MSMEs will benefit from entering the global value chain, says SME minister
TEMPO.CO, Jakarta – Micro, Small and Medium Enterprises (MSME) will benefit from entering the global value chain, according to Minister of Cooperatives and Small and Medium Enterprises (SMEs), Teten Masduki.
This was based on the findings of the OECD Task Force study on SME entrepreneurship, he said at the 4th G20 side event “Stakeholder Consultation: Opportunities for SMEs in the Supply Chain of global value and the logistics solution” observed virtually, Friday.
The G20 is an international forum of 19 countries and the European Union working together to address big issues. Indonesia holds the presidency of the grouping this year.
Masduki expects the stakeholder consultation forum can help MSMEs identify competitive advantage in the global value chain.
It also helps MSMEs understand that this identification is extremely beneficial to optimize their participation in the global value chain, he explained.
The minister also expects the forum to be able to provide recommendations that can be followed multilaterally, bilaterally or regionally in the form of trade policies.
These trade policies should facilitate the entry of MSEs into the global value chain and provide solutions to the logistics demand of MSEs.
In addition, he urged G20 member countries to cooperate in reviving the global economy.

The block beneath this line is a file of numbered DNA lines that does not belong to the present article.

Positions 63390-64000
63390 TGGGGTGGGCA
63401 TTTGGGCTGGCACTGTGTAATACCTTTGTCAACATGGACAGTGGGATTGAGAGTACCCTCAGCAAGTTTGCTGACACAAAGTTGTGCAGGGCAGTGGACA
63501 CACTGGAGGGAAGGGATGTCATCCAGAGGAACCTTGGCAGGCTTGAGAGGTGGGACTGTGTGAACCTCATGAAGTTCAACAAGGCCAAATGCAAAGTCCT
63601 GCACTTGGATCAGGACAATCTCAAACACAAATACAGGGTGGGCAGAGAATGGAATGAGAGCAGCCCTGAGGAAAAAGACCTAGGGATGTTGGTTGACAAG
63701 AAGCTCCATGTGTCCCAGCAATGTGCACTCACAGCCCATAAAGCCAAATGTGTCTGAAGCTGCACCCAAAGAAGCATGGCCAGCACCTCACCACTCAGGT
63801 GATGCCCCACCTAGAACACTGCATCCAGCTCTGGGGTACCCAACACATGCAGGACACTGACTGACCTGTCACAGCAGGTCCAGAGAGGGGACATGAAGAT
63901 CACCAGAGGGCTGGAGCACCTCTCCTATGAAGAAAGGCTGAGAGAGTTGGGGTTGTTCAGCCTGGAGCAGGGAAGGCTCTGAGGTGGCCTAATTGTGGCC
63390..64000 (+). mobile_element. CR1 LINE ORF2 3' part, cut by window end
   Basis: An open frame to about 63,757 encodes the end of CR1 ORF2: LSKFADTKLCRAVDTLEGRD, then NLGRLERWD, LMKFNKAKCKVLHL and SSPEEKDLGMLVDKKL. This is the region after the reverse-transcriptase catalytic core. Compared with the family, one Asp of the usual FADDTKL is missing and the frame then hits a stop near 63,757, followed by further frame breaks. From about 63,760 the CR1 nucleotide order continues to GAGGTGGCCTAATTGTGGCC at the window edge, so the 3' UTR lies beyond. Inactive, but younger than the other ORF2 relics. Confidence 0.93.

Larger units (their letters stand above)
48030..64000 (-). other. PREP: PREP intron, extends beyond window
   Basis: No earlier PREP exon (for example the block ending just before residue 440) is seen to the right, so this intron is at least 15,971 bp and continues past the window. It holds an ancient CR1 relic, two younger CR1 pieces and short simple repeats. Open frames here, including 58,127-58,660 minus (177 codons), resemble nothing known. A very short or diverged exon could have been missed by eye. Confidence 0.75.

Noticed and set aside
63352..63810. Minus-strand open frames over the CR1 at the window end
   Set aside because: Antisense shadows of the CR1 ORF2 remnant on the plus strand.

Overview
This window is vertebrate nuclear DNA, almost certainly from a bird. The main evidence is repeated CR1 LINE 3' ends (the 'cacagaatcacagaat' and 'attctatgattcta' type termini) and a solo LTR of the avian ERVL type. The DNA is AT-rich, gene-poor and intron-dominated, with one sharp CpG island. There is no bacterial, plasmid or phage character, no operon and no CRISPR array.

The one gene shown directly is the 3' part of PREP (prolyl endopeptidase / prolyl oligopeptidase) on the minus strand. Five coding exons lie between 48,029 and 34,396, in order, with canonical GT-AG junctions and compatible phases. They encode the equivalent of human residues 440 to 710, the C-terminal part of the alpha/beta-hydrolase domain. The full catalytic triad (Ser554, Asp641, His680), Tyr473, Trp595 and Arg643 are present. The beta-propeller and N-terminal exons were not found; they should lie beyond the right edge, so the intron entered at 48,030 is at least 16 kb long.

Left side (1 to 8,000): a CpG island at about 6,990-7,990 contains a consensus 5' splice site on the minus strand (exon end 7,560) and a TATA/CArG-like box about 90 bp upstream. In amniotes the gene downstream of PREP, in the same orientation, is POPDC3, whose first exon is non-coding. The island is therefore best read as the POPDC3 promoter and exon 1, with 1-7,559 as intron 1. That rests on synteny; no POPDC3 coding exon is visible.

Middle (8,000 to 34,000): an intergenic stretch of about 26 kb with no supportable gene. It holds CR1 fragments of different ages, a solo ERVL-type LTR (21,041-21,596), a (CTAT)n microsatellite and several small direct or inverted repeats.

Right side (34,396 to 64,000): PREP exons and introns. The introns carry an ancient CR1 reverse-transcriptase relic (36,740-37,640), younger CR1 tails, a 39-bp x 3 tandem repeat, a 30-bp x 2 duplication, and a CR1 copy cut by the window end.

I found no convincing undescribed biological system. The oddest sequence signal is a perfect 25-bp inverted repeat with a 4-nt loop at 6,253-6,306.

The impact of the COVID-19 pandemic and Russia’s invasion of Ukraine has exacerbated stagnant global economic growth, he said.
It was also estimated that the weak economic growth and rising inflation will occur for longer periods than the previous projection.
Economic cooperation among G20 countries to revive the global economy is seen as crucial although the reaction of most countries amid the economic turmoil is to protect their respective economies, he said.
According to Masduki, G20 countries cannot forget that the global economy depends heavily on them.
Indeed, the group produces approximately 80% of world production, constitutes two-thirds of the world’s population and represents three-quarters of world trade.
“Recover together, recover stronger” is not only a theme that should be discussed together, but also a formula for global recovery and faster collective growth, he noted.
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